WASHINGTON -- President Bush's charge this week that Democrat Bill Clinton is proposing "the largest tax increase in American history" is open to question.
Mr. Clinton has proposed collecting $150 billion in extra taxes over a four-year period, or an annual average of $37.5 billion.
According to the independent Tax Foundation, the largest tax increase was the Tax Equity and Fiscal Responsibility Act of 1982, signed by President Ronald Reagan.
It raised a net $195.3 billion in new taxes over five years, an annual average of $39.06 billion a year.
Mr. Bush, who campaigned in 1988 on a platform of "no new taxes," signed into law the Omnibus Budget Reconciliation Act of 1990, which included a $164 billion tax increase over five years, an annual average of $33 billion.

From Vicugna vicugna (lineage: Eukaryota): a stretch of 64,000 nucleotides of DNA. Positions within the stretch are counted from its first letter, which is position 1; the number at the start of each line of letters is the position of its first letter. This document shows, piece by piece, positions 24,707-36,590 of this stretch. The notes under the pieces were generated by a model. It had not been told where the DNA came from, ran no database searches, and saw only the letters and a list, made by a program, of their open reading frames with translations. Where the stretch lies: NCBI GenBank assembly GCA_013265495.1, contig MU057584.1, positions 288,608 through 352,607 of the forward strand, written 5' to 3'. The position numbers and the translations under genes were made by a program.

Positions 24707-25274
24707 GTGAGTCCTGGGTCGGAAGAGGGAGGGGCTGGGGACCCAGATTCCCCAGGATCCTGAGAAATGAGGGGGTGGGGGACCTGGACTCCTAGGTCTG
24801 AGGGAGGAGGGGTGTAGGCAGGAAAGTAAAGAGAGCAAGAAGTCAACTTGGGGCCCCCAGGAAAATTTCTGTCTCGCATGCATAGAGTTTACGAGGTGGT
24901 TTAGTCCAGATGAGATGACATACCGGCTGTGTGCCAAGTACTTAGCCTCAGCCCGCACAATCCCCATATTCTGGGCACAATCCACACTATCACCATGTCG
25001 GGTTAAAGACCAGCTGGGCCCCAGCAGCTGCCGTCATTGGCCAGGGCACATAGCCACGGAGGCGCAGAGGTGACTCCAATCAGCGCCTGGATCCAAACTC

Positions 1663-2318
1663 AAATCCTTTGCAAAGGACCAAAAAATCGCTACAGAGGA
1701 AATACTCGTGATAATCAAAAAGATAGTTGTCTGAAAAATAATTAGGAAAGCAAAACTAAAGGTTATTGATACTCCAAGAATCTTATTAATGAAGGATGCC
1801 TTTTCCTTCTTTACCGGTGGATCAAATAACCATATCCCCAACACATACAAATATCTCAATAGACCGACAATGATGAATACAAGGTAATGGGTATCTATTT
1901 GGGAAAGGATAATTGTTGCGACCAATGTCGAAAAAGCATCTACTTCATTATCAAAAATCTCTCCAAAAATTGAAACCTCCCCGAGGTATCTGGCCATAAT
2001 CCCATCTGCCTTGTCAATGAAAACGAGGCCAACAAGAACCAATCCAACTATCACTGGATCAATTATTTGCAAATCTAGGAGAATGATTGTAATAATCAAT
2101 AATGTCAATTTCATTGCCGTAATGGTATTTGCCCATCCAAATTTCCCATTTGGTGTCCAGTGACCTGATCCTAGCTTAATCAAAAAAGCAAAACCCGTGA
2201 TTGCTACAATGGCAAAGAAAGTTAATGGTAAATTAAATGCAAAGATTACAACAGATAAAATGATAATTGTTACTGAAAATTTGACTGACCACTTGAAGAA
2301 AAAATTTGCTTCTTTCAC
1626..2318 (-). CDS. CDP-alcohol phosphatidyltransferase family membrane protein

If tax cuts are deducted from the 1990 increases, it brings the net increase figure down to $137 billion over five years, or an annual average of $27.4 billion.
According to Senate Budget Committee figures, Mr. Clinton's plan includes offsetting tax cuts estimated at $58 billion, leaving a net increase of $92 billion, or an annual average of $23 billion.
This would leave Mr. Clinton lagging both Mr. Reagan and Mr. Bush in the historic tax-increase stakes.
Mr. Bush made the accusation during a campaign stop Thursday in Colorado Springs, Colo.
Addressing a group of conservative legislators, the president claimed that Mr. Clinton would "pull a fast one on the American people" if elected.